It was the images of Old Town Hoi An that drew me back to Vietnam. Images of boats gliding on the river against the backdrop of bright yellow Chinese assembly houses, deep pink bougainvilleas and strings of colourful lanterns. Images such as these that I kept seeing in Instagram and on TV.
My last trip to Vietnam was in 2011, after which I swore I would not return to the country again. Seriously. I don’t know why I felt this way about Vietnam. Hanoi did not impress me and Ho Chi Minh City had managed somewhat to persuade me that it wasn’t too bad.
Why? What was so uninteresting about Vietnam? I don’t know – it’s just one of those feelings that sometimes we, travellers, cannot relate emotionally with the country that we visit. No matter how hard we try, the outcome is simply…meh.
All that changed when I desperately wanted to have another escape before my Europe trip in September. I wanted to go to a destination closer to home, a place that I haven’t been to. Images of Hoi An kept popping up as if to tell me that I should change my mind…and my perspective.
And so, I took my chances, booked my flight to Da Nang and hoped that the third time’s the charm.
Getting into Hoi An
There is no airport or train station in Hoi An; the nearest airport and train station is in Da Nang located 30km north of Hoi An. The airport has domestic connections from Hanoi and Ho Chi Minh City, and international flights from major South East Asian cities while the train station receives several trains a day coming from Hanoi, Ho Chi Minh City, Hue and Nha Trang.
I flew directly into Da Nang from Kuala Lumpur and quickly moved on to Hoi An, not spending time in Da Nang at all. Although Da Nang has its fair share of attractions such as My Khe Beach, museums and temples, the city seemed lacking in personality and character, judging from what I saw during my 45-minute journey from the airport to Hoi An. Initially, I had thought it was the route from the airport to Hoi An that looked rather boring but the city looked just as unappealing when I travelled to the train station in Da Nang for my onward journey to Hue.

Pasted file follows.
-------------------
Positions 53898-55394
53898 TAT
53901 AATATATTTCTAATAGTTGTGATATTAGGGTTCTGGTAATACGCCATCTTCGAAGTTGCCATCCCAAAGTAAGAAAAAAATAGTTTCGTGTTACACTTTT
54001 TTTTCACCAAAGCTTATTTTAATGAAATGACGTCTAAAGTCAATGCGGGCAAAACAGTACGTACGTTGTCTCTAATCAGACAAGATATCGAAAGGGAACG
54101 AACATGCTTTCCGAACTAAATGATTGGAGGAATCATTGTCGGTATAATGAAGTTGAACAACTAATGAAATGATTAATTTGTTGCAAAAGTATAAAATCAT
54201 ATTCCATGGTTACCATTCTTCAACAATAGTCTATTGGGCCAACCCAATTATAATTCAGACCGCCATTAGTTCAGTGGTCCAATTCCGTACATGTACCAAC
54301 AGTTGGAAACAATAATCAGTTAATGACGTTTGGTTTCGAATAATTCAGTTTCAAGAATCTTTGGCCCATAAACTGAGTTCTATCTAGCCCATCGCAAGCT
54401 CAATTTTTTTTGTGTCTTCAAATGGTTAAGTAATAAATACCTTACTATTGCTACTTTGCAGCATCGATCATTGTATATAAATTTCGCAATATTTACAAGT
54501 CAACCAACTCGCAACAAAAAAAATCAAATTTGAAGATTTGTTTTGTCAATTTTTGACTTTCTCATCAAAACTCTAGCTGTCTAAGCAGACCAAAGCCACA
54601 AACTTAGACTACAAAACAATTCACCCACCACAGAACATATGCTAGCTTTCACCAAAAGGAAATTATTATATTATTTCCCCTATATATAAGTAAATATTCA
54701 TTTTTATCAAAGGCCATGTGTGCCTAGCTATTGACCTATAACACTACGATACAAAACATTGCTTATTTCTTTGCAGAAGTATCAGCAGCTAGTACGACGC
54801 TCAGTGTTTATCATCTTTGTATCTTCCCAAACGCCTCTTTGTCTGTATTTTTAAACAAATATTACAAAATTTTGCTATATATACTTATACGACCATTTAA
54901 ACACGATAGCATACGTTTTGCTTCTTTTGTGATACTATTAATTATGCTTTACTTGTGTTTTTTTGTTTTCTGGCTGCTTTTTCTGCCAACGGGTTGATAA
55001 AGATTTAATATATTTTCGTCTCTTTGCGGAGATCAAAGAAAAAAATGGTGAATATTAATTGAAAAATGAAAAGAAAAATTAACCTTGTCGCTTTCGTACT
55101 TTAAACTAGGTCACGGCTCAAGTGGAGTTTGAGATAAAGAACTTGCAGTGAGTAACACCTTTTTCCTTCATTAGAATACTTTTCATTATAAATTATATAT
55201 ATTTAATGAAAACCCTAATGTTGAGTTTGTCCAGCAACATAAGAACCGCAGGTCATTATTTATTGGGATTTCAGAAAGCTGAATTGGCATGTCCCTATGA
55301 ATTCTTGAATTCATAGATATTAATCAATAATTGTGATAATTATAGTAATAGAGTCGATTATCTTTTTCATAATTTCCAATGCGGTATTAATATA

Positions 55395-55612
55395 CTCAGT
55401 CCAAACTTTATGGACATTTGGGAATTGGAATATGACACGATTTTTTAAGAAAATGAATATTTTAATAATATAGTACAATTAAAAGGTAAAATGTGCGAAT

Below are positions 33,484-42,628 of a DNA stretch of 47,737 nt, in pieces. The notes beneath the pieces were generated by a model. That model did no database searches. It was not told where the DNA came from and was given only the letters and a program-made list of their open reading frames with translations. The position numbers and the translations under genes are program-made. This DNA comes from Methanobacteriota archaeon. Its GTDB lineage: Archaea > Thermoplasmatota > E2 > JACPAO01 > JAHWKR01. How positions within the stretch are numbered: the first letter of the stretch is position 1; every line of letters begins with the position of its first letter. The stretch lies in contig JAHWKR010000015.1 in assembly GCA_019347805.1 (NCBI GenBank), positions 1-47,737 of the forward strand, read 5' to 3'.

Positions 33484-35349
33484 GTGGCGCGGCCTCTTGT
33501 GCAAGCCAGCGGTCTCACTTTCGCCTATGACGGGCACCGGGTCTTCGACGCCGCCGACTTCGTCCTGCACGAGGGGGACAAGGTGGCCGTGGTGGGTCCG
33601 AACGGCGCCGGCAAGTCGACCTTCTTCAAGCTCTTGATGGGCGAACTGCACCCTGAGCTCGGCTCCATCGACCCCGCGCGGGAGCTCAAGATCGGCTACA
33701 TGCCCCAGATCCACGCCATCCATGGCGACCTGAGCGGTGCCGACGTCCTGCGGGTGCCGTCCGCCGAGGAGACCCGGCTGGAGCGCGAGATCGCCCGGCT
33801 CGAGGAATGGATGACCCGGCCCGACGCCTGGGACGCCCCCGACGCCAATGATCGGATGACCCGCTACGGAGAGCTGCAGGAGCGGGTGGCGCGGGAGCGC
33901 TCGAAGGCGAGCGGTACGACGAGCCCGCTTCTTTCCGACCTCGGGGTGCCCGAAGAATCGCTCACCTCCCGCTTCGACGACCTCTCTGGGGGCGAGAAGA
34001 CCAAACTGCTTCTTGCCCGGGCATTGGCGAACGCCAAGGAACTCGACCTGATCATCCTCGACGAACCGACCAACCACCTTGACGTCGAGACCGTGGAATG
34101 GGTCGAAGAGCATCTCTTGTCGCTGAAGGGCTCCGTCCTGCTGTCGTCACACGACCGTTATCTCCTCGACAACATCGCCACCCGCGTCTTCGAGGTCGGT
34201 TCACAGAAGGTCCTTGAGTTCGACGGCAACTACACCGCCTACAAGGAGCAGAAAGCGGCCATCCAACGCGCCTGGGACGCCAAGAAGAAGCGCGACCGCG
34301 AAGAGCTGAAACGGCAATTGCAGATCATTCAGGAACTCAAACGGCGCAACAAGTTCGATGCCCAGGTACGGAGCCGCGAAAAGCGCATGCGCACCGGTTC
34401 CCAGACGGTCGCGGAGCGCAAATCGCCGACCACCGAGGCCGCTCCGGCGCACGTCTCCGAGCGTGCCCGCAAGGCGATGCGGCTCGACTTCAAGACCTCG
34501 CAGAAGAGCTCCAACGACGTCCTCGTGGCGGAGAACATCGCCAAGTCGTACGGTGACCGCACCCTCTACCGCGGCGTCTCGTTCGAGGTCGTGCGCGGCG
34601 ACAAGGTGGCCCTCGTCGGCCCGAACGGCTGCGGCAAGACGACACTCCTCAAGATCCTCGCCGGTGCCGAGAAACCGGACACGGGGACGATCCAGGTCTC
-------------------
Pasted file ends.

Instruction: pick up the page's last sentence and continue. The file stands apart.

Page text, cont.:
The historical legacy of Hoi An is made up of foreign influences dating back to 2,000 years ago.
The seaside town of Hoi An was a trading port of the Hindu Champa Kingdom which controlled the strategic spice trade with Indonesia from the 7th to 10th century, after which Hoi An traded silk, porcelain and medicinal plants with the Chinese in the 16th and 17th centuries. These Chinese traders settled in the town for a number of years, thus created a strong Chinese heritage and culture in Hoi An that is still apparent until today. The third and last major influence was from the Vietnamese.
Because of these major foreign influences, the heritage buildings in Old Town Hoi An feature an interesting blend of Chinese, Vietnamese, Japanese and French styles. There are Chinese assembly houses and guildhalls, a Japanese-style bridge, wooden shophouses and ancient tea warehouses, French colonial houses and old canals.
Although the merchants moved their trading posts from Hoi An to Saigon (now Ho Chi Minh City) by the end of the 18th century, Hoi An has had been successful in preserving and restoring its heritage buildings ever since, resulting in the Old Town looking rather charming and picturesque, almost timeless.
Beautiful, dreamy and magical Old Town
I didn’t know what to expect when I walked into the Old Town area but once I saw the vibrant yellow building façade, pink bougainvilleas and colourful lanterns, I was blown away by its beauty.